Liked by 1 person

    1. moonchildsky says:

      Oh no for sure. University is extremely exhausting. I came here to showcase my writing and improve but instead, I’m being told exactly HOW to write. They’re giving me a structure that is totally different from how I write and seem to do the exact same to everyone else. There is a huge stigma to not go to University or for dropping out, and I guess this stigma was the reason why I went in the first place – not because I wanted to :/

      Liked by 1 person

  4. Marjorie says:

    I could see myself whilst I was reading your post. I’m nearly 33 years old but sti frustrated with my career. I studied law because my mum wanted it, did a specialization in law and then I tried to study what I really wanted which is HR (as second option study to have a B.A in English), but life changed my plans after graduation. I met my partner and came to his country. Ended up working in accounts (which I hate) but I want to go back to what I like. I love languages and I want to try again and study English. I always feel that I am old to start for a third time and always thinking about people will say about me. But I am encouraged to try and I have the support of my partner and our families. So don’t give up, follow your heart. ❤️🌼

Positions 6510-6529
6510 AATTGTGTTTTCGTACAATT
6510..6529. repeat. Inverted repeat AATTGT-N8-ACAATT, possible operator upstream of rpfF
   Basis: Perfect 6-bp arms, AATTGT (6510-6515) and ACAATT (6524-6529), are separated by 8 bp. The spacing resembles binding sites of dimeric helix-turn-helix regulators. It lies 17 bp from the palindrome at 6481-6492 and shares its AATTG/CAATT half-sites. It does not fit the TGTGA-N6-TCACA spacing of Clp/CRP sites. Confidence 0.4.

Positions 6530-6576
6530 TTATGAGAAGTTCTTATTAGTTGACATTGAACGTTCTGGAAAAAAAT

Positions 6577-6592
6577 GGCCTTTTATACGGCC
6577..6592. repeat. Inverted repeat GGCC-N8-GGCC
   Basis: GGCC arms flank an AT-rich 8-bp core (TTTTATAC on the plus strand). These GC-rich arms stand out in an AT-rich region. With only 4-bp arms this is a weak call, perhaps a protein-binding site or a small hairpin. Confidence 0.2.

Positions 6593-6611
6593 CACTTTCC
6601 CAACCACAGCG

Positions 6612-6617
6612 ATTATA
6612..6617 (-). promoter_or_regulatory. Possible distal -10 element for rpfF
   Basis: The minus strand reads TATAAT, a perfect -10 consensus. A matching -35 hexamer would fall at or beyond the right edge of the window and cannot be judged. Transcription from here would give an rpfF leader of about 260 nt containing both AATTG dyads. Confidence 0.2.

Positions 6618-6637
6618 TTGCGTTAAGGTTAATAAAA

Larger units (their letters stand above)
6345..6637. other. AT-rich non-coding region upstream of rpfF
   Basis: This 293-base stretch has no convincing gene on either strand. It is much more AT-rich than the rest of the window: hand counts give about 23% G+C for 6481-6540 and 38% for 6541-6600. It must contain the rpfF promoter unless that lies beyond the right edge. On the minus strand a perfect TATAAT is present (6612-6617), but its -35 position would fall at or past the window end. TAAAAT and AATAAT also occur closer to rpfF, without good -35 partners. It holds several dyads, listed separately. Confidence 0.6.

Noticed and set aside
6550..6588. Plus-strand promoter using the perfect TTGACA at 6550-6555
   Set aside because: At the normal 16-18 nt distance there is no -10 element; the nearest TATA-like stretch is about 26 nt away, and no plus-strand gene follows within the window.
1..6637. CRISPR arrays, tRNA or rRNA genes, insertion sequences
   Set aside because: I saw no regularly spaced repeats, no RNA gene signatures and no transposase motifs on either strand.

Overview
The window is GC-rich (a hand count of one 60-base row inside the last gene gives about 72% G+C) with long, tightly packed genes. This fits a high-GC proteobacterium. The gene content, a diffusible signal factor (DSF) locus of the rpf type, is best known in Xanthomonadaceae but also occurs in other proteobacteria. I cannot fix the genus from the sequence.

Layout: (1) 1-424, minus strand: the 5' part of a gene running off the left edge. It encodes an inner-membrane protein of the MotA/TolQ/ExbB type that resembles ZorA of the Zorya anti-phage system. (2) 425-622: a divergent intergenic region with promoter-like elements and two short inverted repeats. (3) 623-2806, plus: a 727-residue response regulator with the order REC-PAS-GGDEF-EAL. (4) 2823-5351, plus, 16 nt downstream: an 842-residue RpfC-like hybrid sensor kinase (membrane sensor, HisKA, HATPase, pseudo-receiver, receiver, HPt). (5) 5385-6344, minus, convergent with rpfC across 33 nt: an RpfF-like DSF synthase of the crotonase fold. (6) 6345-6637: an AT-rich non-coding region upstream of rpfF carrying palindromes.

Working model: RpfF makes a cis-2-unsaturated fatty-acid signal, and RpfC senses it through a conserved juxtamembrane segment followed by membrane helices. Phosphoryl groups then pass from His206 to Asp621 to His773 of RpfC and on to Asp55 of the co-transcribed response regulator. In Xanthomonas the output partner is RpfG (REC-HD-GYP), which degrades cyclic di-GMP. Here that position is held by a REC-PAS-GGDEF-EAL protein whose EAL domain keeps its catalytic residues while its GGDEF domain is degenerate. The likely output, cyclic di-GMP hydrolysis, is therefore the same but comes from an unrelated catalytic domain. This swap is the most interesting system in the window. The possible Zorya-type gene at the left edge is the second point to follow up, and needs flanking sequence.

Liked by 1 person

    1. moonchildsky says:

      Totally understand!

      To be honest, it doesn’t matter what age you are or where you are in your life, you can follow your dreams if you really try! You’re definitely not too old to go back to university and do what you really really want to do! You can try doing it part-time so you can juggle work and education. Additionally, as I explained, you don’t really need a degree in English to be a writer, many well-known writers haven’t got a university degree. I believe experience trumps knowledge. Being able to write is a gift, it can’t really be learned. Fortunately, you have a job and are able to provide a steady income, but writing can be something you do on the side, almost like a second job!